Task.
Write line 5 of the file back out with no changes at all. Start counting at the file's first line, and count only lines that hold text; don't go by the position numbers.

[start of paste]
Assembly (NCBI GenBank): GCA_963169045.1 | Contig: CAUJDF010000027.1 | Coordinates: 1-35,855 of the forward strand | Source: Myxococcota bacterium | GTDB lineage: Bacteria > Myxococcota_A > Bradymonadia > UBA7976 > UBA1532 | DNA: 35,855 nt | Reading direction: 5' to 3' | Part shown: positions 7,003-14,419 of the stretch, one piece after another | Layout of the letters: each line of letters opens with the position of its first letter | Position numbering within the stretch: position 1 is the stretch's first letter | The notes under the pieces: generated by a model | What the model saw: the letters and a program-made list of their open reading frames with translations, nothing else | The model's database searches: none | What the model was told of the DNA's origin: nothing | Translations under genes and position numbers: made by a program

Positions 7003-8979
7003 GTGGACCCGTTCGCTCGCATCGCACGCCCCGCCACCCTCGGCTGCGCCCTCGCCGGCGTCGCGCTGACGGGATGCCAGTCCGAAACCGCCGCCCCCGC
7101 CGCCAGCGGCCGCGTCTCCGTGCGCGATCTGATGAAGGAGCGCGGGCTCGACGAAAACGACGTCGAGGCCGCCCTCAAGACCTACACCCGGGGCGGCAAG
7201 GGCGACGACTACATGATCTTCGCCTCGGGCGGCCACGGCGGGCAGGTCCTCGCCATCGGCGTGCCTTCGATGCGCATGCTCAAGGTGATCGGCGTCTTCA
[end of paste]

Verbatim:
7201 GGCGACGACTACATGATCTTCGCCTCGGGCGGCCACGGCGGGCAGGTCCTCGCCATCGGCGTGCCTTCGATGCGCATGCTCAAGGTGATCGGCGTCTTCA